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  5. "Du får försöka"

"Du får försöka"

Translation:You can try

December 20, 2014

10 Comments


https://www.duolingo.com/profile/itatane

Am I correct that får is a statement of permission (You may try.), whereas kan is a statement of ability (You can try.)? Sorry to split hairs, but my old grammar teacher would come back to haunt me if I didn't ask.


https://www.duolingo.com/profile/mb1e08

Får also means "get", so I think of this as, "you get to try", which conveys the permission without the ambiguity of using "can".


https://www.duolingo.com/profile/GeorgeFerguson93

Can anyone explain why we don't say 'du kan försöka'...I'm perplexed


https://www.duolingo.com/profile/Arnauti

That would work too. Du får försöka can be translated as You may try, You can try, You get to try, or You are allowed to try.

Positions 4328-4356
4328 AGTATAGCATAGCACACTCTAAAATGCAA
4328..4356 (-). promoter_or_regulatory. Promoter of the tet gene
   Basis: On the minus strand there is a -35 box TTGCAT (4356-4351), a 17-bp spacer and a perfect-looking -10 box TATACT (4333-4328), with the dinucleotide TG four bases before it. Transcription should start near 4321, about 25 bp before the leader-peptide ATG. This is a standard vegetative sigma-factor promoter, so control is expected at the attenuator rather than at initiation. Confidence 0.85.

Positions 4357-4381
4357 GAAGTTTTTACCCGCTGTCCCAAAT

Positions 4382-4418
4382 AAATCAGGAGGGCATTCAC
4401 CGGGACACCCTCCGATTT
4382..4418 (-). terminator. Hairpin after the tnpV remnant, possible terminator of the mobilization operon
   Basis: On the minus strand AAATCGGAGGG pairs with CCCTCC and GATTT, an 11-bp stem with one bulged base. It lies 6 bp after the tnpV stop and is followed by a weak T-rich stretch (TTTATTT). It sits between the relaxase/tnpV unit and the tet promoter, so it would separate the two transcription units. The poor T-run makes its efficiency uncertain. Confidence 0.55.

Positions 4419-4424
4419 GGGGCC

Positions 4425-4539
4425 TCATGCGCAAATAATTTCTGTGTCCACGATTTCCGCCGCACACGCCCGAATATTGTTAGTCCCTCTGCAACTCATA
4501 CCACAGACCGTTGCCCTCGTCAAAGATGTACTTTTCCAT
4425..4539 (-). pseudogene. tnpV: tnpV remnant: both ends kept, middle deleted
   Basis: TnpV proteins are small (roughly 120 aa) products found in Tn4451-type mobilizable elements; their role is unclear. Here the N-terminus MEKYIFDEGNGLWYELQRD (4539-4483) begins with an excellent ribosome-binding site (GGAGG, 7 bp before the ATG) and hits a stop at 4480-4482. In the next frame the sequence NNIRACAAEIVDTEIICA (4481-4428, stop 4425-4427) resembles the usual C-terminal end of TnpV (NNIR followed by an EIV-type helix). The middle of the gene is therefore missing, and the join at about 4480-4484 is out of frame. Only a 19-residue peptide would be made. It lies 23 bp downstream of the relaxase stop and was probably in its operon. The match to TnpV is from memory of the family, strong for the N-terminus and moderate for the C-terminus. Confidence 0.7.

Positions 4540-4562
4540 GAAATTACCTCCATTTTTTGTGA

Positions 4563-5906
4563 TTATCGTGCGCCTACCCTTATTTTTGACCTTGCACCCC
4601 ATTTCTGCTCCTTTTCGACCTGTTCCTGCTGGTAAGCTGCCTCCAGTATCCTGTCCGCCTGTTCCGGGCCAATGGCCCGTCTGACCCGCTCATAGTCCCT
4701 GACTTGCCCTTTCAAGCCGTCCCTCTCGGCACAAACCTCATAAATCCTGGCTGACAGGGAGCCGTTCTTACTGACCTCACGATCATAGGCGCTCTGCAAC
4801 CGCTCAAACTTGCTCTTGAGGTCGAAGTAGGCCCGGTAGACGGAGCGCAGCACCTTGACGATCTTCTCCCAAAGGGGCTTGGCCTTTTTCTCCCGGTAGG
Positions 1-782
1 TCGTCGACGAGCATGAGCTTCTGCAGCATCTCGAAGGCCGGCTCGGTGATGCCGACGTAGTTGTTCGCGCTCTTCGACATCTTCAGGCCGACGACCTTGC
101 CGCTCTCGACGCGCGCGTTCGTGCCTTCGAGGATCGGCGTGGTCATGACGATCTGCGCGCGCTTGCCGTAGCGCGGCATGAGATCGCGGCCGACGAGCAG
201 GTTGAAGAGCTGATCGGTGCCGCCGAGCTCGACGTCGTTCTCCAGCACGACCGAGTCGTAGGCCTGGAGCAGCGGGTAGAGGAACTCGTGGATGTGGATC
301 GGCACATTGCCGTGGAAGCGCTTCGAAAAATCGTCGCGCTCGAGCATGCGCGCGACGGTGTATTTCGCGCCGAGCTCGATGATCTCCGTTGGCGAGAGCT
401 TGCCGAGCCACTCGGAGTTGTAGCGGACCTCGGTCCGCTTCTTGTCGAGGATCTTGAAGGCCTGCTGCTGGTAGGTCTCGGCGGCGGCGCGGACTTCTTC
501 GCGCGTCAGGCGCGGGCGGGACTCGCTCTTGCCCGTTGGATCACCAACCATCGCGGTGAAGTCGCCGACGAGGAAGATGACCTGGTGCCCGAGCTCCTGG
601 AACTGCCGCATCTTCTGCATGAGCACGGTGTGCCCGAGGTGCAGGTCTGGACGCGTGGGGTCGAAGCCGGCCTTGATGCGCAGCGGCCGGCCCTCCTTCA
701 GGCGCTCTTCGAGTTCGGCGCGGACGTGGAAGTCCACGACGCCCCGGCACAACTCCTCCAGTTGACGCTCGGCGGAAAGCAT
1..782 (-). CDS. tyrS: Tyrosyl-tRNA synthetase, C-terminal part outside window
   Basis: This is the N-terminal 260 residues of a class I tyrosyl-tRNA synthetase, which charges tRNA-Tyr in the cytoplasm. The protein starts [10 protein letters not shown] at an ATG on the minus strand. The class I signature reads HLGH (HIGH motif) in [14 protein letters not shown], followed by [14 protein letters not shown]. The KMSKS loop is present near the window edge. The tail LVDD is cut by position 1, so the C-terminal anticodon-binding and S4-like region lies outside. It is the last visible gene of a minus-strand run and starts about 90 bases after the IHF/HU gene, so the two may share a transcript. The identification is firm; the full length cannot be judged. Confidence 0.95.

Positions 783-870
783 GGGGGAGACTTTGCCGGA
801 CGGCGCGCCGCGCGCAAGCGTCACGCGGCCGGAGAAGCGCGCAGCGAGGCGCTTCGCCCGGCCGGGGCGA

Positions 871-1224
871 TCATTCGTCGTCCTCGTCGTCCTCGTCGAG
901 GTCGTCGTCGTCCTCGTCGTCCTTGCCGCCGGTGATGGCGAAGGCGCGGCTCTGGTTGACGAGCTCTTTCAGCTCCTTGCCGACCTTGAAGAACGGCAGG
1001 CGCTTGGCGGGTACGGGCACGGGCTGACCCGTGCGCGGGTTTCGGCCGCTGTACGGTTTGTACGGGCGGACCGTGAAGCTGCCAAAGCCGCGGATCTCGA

https://www.duolingo.com/profile/larsbangsimonsen

What is the difference between 'må' and 'får'?

I am a Dane, so I can see that the Swedish 'får' is not used in the same way as the similar Danish verb.


https://www.duolingo.com/profile/Arnauti

You cannot use here. Basically today we only use for 'feel' like in hur mår du, and in the set expression ja må han leva. When you say in Danish meaning 'be allowed to', 'have to', that is får or måste in Swedish.


https://www.duolingo.com/profile/larsbangsimonsen

All right. Thank you, Arnauti.

It's interesting to see, how different the same words today are used in our Nordic languages.


https://www.duolingo.com/profile/BBroxi

Why not "you'll have to try"


https://www.duolingo.com/profile/devalanteriel

That expresses obligation, but the Swedish sentence does not. We'd say e.g. du måste försöka for that.

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